The average tenure of a Deputy Commissioner was 13 months compared to an average of 22 months and 14 months, respectively for the previous two Deputy Commissioners.
A major spurt in the growth of the civil service happened during the second spell of President's Rule (from 1987 to 1993). The state continues to bear the high cost of babudom. ''Special interest groups'' influence all decision-making.
The number of IAS officers rose from 165 to 206 between 1984 and 1998, while that of Superintendent of Police and above ranks went up from 112 to 237. In absolute numbers, the number of group ''A'' civil servants grew from 612 in 1967 to 5,192 in 1992 and 12,156 in 2002.
The civil servants’ number spiralled by 58 per cent, first in the 1960s and 70s and by 38 per cent from 1972 to 1977. Then the third spurt came during President's Rule, 1987-88 to 1992-93, when the group ''A'' expanded by 86 per cent from 1992-93 to 1997-98 and the group ''B'' shrank by 35 per cent as more group ''B'' officials were classified as group ''A'' . All this was done for political reasons.
Contingency employment also increased by 47 per cent between 1992 and 1997. Though, the over-all increase was by 7 per cent. Punjab, the report reveals, is not only over-staffed at all levels, compared to the best of the other states, but ''absenteeism'' was also a problem.
Sample this: a survey of government primary schools across the country showed that the absence of teachers was the highest in Punjab. On an average, on any day 36 per cent of the primary school teachers are absent from duty. Countrywide, the absenteeism percentage is 25. Even when teachers were present, only half of them were actually teaching—49.8 per cent against the country's average of 59.5.
The health sector did not lag behind the government primary school teachers in this run for ''absenteeism champions trophy''! Nearly 39 per cent of the doctors and 44 per cent of the para-medical staff remained absent from their work place. Not all absenteeism was explained by shirking. It was observed that of the 39 per cent absent doctors, 11 per cent were skipping duty ''without reason'', 12 per cent were on ''authorised leave'' and the remaining 16 per cent were away on ''official duty''. The corresponding break-down of para-medical staff was 9,14, 20 per cent.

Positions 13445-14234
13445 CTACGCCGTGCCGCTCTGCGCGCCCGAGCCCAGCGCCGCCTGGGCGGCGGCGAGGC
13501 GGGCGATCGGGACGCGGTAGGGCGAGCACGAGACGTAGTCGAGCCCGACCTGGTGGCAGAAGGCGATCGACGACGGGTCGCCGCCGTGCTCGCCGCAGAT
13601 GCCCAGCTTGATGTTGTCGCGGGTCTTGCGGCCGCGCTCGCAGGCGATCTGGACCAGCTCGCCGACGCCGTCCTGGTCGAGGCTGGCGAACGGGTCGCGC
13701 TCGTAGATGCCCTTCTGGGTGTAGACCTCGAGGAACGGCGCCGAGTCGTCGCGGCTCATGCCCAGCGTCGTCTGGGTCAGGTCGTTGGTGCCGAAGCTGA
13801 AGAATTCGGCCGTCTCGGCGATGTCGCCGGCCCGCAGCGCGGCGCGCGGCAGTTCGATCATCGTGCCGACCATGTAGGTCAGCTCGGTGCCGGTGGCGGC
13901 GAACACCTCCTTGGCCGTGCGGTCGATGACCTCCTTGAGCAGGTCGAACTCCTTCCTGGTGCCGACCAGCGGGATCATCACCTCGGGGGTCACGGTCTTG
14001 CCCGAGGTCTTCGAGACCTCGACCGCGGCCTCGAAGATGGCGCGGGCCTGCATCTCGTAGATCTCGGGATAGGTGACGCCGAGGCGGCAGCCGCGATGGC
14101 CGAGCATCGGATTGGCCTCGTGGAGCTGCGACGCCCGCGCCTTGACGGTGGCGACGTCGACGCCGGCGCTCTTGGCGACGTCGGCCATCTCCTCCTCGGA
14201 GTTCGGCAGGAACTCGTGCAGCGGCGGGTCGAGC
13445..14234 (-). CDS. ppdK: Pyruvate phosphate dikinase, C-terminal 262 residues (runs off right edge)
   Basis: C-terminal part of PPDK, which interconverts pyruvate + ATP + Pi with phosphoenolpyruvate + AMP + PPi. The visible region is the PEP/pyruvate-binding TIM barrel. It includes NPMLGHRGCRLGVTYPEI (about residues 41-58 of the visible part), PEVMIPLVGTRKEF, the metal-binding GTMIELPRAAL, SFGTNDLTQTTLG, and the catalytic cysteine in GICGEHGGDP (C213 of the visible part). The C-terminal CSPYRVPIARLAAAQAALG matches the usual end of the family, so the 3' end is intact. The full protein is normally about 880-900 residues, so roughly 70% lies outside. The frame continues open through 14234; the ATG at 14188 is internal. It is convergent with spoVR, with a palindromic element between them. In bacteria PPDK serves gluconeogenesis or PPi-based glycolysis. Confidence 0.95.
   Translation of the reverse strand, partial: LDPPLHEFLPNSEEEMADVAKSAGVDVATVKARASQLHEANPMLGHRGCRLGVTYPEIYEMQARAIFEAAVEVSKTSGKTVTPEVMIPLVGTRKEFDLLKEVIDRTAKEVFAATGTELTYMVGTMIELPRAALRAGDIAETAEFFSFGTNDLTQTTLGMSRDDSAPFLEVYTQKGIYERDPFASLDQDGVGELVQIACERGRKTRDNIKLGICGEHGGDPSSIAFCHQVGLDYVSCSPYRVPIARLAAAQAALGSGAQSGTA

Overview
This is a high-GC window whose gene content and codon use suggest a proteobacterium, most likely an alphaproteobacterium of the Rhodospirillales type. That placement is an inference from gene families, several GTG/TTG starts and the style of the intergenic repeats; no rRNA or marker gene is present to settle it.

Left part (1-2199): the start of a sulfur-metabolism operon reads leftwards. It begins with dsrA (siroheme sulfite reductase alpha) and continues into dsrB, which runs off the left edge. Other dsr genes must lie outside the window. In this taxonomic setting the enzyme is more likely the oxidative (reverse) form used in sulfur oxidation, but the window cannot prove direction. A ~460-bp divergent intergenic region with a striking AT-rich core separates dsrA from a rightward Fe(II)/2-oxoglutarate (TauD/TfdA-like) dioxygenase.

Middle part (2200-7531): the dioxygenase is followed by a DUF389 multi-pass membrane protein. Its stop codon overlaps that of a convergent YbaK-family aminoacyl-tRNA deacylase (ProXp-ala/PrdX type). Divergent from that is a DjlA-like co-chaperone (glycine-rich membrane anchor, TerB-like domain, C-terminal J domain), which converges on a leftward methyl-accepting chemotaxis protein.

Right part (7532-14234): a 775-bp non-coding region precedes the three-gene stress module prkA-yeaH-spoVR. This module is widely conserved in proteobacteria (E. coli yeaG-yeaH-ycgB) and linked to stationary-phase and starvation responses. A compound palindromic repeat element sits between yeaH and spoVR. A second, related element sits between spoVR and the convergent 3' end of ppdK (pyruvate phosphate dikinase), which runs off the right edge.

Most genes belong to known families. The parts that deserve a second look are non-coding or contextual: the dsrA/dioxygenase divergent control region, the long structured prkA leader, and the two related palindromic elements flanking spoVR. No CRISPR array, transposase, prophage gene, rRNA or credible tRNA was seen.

On ''corruption'', the report says that President's Rule in the 1980s had ''weakened accountability mechanism'' and provided ''opportunities for corruption and graft''. The potential areas where corruption opportunities clearly exist include ''recruitment and transfers, tendering and procurement and service delivery''. In fact, Punjab had prepared a draft Bill on Transparency in Tendering and Procurement but was not placed before the Assembly.
Interestingly, on the anti-corruption front, while the state has activated the Vigilance Bureau, the office of Lok Pal has remained dormant!
Most of the top-level bureaucrats, the report observes, were loaded with routine administrative work, particularly dealing with transfers. This was more true of those heading ''staff-intensive'' departments like police, health and education. Besides transfers, court cases involving employees, serving and retired, consumed their time.
Here is a case-study: the World Bank analysed 115 requests filed with senior bureaucrats by a small sample of MLAs. While 55 of these requests were related to ''public interest'', the remaining 60 were of ''personal nature"—transfer or appointment or seeking benefits for individuals The nature of these 60 ranged from withdrawal of an FIR, request for land allotment, posting of a favourite at a particular slot to the transfer of an inconvenient employee.
Defiance to comply with these requests was construed as insubordination and ended in the transfer of the bureaucrat concerned. Thus, an inordinate amount of senior officers' time was spent on ''trivial matters'', hurting the capacity of the government to frame policies or think strategically.
Therefore, to make civil services more effective, accountable and governance transparent and efficient, World Bank has suggested use of modern technology and systematic application of information technology on a large scale besides making use of the scope to rationalise the government structure and put in place systems management and control for administrative net-working.
The state has 43 administrative departments that need co-ordinated and synchronised functioning. Now its council of ministers stands pruned to 15 per cent besides dozen-odd parliamentary secretaries. Will the system improve?
Indian American film director-writer-producer Manoj Night Shyamalan says he loves to keep the audiences in uncomfortable suspense. Shyamalan, the director of blockbusters like “The Sixth Sense”, “Unbreakable” and “Signs”, has churned out a new film - Touchstone Pictures’ “The Village”. With the new movie, Shyamalan explores how fear can affect a community. The film shows how the elders of a town have made a choice to live in an isolated village. Cutting themselves off from the rest of the world, their fear of the creatures and evils that may exist beyond their borders motivates them to stay inside their village with their loved ones. “Fear doesn’t necessarily need to be something we are afraid of. Sometimes it just lets our imaginations run wild. I hope, through ‘The Village’, audiences are able to explore a world of fear and how, even in the midst of chaos, you can find a way to cope,” Shyamalan said in a press note. “In our contemporary world I often ask myself how far would I go to protect my children? Would I move to a farm in the middle of nowhere and live like the people of ‘The Village?’ “We like to believe we would, but how many of us have? What sacrifices are we truly making to better our situation?”